The National Maritime Museum

Britain prides itself on a vast collection of naval history memorabilia housed in historically significant buildings and venues such as the National Maritime Museum in Greenwich.

The maritime museum is part of a network of museums under the Royal Museums Greenwich. It houses a rich collection of sea, ship, and astronomy artifacts, some dating as far back as the 18th century. Exploring the National Maritime Museum is one of the best things to do for free in East London, after getting a tattoo in Shoreditch. Check out its history, interesting facts, and things to know before you go.

The History of the National Maritime Museum, Greenwich

The National Maritime Museum in Greenwich wasn’t always a museum.  The main building, commonly known as The Queen’s House is actually a queen house built in the 16th century for the wife of Charles 1. It was converted into a school for sailors’ kids in the 18th century, and later expanded, to house the Royal Naval College. It formally opened its doors as the National Maritime Museum in 1937 and opened four years later to the public after launching by King George VI.

It is today the largest maritime museum in the UK with a collection of over 2 million maritime memorabilia. It has nearly endless exhibits and displays with ships, ship models, portraits, navigational instruments, figureheads, uniforms, and naval weapons dating back to the UK’s reign over the naval world, to modern-day maritime artifacts. The National Maritime Museum also holds naval artifacts obtained from a German Naval Academy in World War II. Some notable exhibits include:

Battle of Trafalgar

The Battle of Trafalgar is a huge canvas painting by JMW Turner, an English Romantic painter and watercolorist. Turner is famous for his expressive art works which included colorisations, imaginative landscapes, and turbulent marine paintings. The Battle of Trafalgar painting is considered his largest ever art piece and even has its own gallery at the National Maritime Museum.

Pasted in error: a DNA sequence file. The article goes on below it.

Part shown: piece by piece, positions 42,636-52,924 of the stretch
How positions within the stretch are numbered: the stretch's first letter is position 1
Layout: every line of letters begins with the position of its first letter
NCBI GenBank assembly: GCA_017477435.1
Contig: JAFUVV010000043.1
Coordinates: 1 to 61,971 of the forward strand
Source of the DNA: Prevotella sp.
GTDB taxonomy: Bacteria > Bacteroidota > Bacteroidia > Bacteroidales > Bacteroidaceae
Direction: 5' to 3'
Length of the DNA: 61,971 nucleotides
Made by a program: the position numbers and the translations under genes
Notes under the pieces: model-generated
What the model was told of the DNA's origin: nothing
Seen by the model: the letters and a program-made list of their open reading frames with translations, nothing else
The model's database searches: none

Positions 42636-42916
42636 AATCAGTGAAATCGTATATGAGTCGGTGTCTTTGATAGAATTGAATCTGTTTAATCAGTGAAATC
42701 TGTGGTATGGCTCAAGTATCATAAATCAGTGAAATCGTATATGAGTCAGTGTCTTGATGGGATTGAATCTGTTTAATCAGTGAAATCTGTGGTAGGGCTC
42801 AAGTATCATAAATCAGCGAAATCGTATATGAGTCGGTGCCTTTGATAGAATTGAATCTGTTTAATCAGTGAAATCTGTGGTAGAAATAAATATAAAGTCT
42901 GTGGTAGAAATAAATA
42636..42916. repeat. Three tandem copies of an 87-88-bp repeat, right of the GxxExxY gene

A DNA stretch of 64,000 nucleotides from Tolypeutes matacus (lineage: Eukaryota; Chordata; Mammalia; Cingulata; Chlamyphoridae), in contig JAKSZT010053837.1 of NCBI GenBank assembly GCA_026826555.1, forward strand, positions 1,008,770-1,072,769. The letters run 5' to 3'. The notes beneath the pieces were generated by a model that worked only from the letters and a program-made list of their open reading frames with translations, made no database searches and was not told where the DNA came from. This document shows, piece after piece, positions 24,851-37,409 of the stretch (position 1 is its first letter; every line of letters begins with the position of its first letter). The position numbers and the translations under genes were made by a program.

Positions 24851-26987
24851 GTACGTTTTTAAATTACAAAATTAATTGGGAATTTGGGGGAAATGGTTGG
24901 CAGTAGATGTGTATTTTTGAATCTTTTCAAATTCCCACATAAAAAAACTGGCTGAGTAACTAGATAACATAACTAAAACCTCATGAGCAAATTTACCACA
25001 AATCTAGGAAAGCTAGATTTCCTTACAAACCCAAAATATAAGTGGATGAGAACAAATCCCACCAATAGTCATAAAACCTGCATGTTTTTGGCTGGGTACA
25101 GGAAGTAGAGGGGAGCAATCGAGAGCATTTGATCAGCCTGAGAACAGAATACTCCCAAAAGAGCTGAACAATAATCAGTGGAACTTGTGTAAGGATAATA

The Trafalgar Coat

The Trafalgar Coat is part of the uniform that Admiral Nelson, one of Britain’s greatest naval heroes, was wearing when he was wounded at the Battle of Trafalgar. The coat has a visible bullet hole on the left shoulder and blood stains on the left sleeve. Despite succumbing to his bullet wound, Admiral Nelson lived long enough to see the English navy defeat the enemies.

Prince Frederick’s Barge

Long before the industrial revolution, royals sailed the Thames in luxury barges.Prince Frederick’s barge at the National Maritime Museum is your best shot at experiencing the luxury.

The barge is about 20m long,  gilded by a 24-carat gold leaf  and back then it would be oared by up to 21 men. It was first launched in the 17th century during the Prince’s first voyage and today sits at the museum where everyone can experience it firsthand.

Besides the three notable artifacts above, The National Maritime Museum also has a series of interesting exhibitions and whole galleries devoted to Britain’s sea history such as the Voyagers gallery. Four new galeries were opened in 2018 to showcase Tudor, Pacific, Polar and Sea encounters.

Know before You Go

The Museum opens daily from 10am to 5pm and although admission is free, pre booking is a necessity.

Address: Romney Road, Greenwich, London